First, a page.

In the 1980s, pioneering management consultant Reg Revans published his two most famous books, The Origins and Growth of Action Learning in 1982 and ABC of Action Learning in 1983. These publications made him one of the most well-known and sought-after figures in business coaching and management consultancy in the late 1980s and early 1990s, even though he was well into his 80s by this time.

The work he did using Action Learning theories to develop managers and improve business processes led to Revans being made a Freeman of the City of London and earned him a knighthood from the King of Belgium at the age of 90. Add to this the fact that Revans was also a former Olympic long jumper and an accomplished musician with the trumpet, you start to get a picture of a highly interesting character. Let’s take a look at his theory.


The idea behind Action Learning is that we will learn more through working with others to achieve a set goal or solve a problem. The theory goes that an individual will not only develop his or her own knowledge and skill, but that the overall skillset of the group will also increase.

It is important to understand that Action Learning is seen as a philosophy for dealing with long term challenges. The groups formed as part of the process are known as “sets” and these are encouraged to meet regularly, discuss the problem at hand and collectively arrive at a solution.

Like all the best theories, Action Learning is very simple at heart. It needs the following ingredients: A problem to be solved, a client who has set the problem (could be internal or external), a set adviser who facilitates the set and presents the Action Learning process and finally, of course, the process of solving the problem.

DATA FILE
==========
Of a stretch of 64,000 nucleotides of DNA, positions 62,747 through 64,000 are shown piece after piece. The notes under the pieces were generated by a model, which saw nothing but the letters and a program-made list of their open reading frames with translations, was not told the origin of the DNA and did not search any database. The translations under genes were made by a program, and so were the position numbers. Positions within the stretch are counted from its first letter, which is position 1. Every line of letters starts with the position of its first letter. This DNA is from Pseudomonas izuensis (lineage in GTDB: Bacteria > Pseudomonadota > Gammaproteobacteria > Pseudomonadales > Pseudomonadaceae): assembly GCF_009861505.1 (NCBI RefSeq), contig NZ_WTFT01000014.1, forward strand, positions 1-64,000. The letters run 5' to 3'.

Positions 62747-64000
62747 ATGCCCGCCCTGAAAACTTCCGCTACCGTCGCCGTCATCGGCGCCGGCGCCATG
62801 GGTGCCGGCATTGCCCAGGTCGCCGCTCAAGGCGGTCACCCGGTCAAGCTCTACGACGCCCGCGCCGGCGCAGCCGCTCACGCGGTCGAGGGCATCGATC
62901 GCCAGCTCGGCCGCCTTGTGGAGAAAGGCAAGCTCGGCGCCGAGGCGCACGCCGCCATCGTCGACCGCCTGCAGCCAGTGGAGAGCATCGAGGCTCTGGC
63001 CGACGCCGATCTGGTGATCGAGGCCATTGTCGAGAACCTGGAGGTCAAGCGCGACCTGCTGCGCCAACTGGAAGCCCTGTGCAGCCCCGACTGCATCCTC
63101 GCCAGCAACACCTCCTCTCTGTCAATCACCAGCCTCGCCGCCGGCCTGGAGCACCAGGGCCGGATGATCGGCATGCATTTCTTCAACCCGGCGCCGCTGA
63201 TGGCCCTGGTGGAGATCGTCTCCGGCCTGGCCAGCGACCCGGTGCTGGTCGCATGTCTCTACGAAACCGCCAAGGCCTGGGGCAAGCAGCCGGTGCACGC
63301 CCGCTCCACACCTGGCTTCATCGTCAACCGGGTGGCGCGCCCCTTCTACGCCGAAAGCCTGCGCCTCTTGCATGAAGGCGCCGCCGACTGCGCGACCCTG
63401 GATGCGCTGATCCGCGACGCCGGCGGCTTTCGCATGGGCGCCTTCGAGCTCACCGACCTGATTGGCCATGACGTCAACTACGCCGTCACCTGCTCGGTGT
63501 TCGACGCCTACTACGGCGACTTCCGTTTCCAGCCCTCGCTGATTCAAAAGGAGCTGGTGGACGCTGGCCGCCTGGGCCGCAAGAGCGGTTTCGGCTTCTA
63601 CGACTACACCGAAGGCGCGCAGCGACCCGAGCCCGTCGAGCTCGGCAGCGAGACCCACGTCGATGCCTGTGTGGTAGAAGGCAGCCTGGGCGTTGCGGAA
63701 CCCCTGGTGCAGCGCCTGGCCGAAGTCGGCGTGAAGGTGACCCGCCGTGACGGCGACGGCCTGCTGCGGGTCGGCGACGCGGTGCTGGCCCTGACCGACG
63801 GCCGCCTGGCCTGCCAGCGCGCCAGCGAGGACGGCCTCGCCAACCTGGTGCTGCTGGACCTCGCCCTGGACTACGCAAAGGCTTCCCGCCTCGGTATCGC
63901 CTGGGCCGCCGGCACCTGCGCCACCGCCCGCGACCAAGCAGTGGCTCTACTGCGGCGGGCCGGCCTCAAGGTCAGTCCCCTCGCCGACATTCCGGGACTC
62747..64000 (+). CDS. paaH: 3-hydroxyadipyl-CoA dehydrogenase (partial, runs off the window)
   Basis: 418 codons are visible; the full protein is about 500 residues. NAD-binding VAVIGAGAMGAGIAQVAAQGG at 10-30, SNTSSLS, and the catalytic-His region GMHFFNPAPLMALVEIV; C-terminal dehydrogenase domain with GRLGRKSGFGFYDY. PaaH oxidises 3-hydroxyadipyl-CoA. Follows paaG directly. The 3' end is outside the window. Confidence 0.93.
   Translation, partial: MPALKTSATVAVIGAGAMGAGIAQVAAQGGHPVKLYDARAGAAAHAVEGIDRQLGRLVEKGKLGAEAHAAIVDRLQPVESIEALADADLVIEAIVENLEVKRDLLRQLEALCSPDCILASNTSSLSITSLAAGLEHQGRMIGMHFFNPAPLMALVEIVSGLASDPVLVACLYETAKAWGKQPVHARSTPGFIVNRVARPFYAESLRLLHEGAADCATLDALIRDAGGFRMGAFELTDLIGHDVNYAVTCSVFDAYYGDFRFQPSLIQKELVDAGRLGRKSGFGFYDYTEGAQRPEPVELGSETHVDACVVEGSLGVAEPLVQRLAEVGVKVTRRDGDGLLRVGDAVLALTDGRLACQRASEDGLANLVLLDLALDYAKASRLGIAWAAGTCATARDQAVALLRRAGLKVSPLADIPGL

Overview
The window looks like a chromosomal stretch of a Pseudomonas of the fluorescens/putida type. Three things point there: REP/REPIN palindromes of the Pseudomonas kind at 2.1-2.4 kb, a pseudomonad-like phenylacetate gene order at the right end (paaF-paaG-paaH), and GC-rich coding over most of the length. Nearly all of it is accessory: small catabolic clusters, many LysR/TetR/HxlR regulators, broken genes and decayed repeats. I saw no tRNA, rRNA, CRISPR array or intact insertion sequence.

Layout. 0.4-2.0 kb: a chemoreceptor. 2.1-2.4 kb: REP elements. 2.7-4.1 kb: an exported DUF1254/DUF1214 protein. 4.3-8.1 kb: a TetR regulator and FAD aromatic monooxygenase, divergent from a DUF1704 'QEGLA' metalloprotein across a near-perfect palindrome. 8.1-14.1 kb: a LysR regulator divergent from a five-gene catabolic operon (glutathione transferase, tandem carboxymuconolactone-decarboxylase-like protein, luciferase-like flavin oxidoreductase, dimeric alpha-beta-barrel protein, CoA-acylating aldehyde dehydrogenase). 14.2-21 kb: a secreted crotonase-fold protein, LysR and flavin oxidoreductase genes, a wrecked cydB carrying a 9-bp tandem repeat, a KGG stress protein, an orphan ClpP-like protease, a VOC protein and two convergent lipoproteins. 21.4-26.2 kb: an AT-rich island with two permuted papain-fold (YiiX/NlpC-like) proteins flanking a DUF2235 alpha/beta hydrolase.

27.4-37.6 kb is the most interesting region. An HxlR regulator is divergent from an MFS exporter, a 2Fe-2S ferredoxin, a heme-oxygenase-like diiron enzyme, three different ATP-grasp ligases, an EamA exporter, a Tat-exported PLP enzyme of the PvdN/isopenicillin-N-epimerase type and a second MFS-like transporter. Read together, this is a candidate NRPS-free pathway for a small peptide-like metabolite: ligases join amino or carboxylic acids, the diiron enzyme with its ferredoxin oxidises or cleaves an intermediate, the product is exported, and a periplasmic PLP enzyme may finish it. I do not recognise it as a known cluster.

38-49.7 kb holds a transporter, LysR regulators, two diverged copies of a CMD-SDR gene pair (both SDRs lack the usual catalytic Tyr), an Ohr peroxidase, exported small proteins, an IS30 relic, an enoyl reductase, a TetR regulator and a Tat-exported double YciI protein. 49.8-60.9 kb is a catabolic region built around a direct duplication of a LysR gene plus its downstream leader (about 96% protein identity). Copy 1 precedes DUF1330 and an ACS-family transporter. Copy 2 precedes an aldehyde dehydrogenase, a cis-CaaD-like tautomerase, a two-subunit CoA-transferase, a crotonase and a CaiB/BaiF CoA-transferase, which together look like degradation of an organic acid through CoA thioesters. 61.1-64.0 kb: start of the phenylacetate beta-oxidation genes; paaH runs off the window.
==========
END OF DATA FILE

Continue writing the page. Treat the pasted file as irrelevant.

Underlying principles

Revans said that Action Learning is built on a set of four core principles:

1) Learning is a voluntary process and those involved want to learn.

2) The learning experience is based around a real-world problem that needs a solution.

3) The journey is as important as the destination, i.e. developing skills is as important as solving the problem.

4) The process takes time to be fully effective, typically four to nine months.

Stages in problem solving

When the sets meet, they are required to explore a variety of options, and collaboratively arrive at the most appropriate solution. Typically, this will involve the following steps:

  • Defining the problem
  • Discussing the problem and potentially redefining it after tossing it around within the set
  • Assessing what has been discovered so far
  • Implementing or trying out actions
  • Evaluating the outcomes from the actions
  • Re-evaluating the problem-solving method and deciding how effective it has been

Implementing Action Learning

When you read through it, the process of Action Learning seems so obvious that you wonder why nobody came up with it before. Typically, that is the sign of genius at work, and we could all benefit from continuing to use the tools developed by Reg Revans to develop ourselves, our teams and our processes.

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